Japan needs Australia much less than Australia needs Japan.

"In the field of economic relations, Japan is Australia's largest trading partner and the third largest source of direct investment in Australia in terms of the cumulative total."

Australia stands to damage it's international reputation quite seriously if Australians take their arrogance much further.

Japan isn't about to change it's whaling policy just because some hysterical Australians voice their hypocrisy. Japan will continue catching whales in accordance with international agreements for at least as long as Australians continue to hunt critically endangered species and sell these products to the Japanese market, as well as kill more than 5 million kangaroos every year.

In Canberra, Australian Environment Minister Senator Ian Campbell said today, "My own strong feeling is that if the activities of protestors become not sensible, then it risks putting what we're both trying to achieve - Greenpeace and the Australian government - backwards.

"I don't think people are going to have respect for tactics that are going to put human life at risk. You don't want to bring the whole cause of whale conservation into disrepute," Campbell said.

Ian Campbell, said that Sea Shepherd's threats to attack the fleet "risk setting back the cause of whale conservation many years"


Japan is a modern, civilized nation. There are very few areas in which Japan and Australia disagree. Australians ought to consider whether their "NO WHALING!" stance is still appropriate today, given that conservationists and even researchers in Australia recognise that whaling is not threatening species with extinction.
Brave individuals have always been the ones that change the course of history. And bullies always stand in the path of change. Just because its not economically convenient to change a disgusting practice - and considered dangerous to debate it - won't dissuade people who have spine from standing up for their convictions.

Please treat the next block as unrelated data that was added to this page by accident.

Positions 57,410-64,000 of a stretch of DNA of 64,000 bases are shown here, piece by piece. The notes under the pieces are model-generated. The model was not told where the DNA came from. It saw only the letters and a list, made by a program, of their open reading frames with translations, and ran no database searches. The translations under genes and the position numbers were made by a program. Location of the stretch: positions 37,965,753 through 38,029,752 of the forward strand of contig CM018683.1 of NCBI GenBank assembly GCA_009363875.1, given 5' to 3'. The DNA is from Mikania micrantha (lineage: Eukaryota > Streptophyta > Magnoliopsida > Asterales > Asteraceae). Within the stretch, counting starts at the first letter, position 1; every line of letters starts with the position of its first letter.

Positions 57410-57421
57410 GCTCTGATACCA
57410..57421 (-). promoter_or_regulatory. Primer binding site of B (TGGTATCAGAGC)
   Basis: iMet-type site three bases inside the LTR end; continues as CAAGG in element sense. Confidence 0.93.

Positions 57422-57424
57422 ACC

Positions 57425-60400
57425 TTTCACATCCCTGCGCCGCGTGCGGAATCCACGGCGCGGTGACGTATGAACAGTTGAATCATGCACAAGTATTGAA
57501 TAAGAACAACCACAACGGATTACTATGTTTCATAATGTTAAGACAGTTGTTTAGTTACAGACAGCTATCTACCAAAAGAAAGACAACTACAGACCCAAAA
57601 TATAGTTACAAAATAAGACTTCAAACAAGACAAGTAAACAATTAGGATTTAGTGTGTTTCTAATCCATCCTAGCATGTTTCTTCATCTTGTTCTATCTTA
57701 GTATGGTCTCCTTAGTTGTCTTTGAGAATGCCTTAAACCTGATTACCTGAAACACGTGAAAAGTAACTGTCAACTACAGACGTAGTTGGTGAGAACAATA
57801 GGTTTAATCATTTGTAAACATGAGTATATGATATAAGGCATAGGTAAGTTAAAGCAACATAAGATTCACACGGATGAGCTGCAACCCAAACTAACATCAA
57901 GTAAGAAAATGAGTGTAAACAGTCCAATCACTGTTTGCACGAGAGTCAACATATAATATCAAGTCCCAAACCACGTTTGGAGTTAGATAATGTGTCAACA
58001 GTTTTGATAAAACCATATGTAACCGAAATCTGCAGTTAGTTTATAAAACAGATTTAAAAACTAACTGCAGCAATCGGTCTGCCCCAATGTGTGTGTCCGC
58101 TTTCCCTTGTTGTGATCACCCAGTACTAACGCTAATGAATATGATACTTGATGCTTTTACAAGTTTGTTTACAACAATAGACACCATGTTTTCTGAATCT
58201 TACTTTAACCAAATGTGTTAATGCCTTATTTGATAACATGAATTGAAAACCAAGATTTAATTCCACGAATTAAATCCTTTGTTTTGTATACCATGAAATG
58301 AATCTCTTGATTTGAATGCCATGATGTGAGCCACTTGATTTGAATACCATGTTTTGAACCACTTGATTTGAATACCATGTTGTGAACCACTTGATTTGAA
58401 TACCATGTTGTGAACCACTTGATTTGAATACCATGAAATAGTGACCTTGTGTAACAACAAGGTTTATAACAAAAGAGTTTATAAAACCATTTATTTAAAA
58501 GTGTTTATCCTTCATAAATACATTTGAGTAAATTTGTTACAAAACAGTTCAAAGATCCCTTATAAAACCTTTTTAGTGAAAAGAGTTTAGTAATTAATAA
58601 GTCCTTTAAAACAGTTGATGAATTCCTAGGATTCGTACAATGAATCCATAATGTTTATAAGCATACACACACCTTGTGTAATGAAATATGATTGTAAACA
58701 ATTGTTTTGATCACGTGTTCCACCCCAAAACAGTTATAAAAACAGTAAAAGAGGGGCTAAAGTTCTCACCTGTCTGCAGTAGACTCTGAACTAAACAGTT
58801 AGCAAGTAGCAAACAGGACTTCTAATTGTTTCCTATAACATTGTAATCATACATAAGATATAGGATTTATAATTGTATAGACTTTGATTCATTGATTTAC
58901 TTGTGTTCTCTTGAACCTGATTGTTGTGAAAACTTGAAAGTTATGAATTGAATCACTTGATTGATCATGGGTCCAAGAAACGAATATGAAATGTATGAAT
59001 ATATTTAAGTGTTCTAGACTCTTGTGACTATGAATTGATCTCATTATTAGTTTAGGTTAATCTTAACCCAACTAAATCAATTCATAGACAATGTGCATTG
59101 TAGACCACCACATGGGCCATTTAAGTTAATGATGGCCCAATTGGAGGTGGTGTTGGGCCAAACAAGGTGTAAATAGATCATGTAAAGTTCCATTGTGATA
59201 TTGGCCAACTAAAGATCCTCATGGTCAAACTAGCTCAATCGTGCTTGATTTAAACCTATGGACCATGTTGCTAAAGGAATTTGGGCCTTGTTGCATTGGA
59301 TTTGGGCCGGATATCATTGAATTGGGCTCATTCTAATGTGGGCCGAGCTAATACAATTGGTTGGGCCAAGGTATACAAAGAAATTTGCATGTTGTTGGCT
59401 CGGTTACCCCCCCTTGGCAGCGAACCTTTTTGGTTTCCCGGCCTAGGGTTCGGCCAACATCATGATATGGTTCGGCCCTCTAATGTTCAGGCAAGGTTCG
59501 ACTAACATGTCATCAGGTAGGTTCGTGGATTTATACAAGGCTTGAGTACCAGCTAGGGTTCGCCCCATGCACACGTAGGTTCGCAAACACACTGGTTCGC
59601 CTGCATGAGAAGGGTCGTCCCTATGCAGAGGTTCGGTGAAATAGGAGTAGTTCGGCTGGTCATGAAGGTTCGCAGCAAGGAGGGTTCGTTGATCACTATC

"voice of reason",

Regarding your off-topic post in another thread:

I don't claim to have no opinion on the whaling issue. If you disagree with my interpretation of the facts I present, state that, rather than make silly statements about my objectivity.

The fact that you quote a statement from the ICRW indicates clearly that characterizing it as a "loophole" is nonsense. A loophole is an omission from an agreement, not something that is explicitly written into one. The biggest loophole in the ICRW is that Australia and other nations with no interest in contributing towards the objectives of the treaty are able to adhere to the convention, attend committee meetings and generally obstruct the efforts of those who adhered to the agreement in good faith.

Whether the whale slaughter is for research purposes or not is something that you can try to understand and judge for yourself. Here is the IWC homepage, with some reports based on JARPA results. I have written more about the review here.

The fact that so many minke whales are pregnant is a positive sign for the long-term health of the Antarctic minke whale.
so really, what this boils down to then David, is that you are suggesting that its Australians who should "take care" in Japan - not the other way around???
"rights for all",

Brave individuals are those who have the guts to challenge their pre-conceived ideas.

There is nothing disgusting about whaling, which is just an example of one way of utilising natural resources - something which many Australians are involved in, and make tremendous amounts of money out of.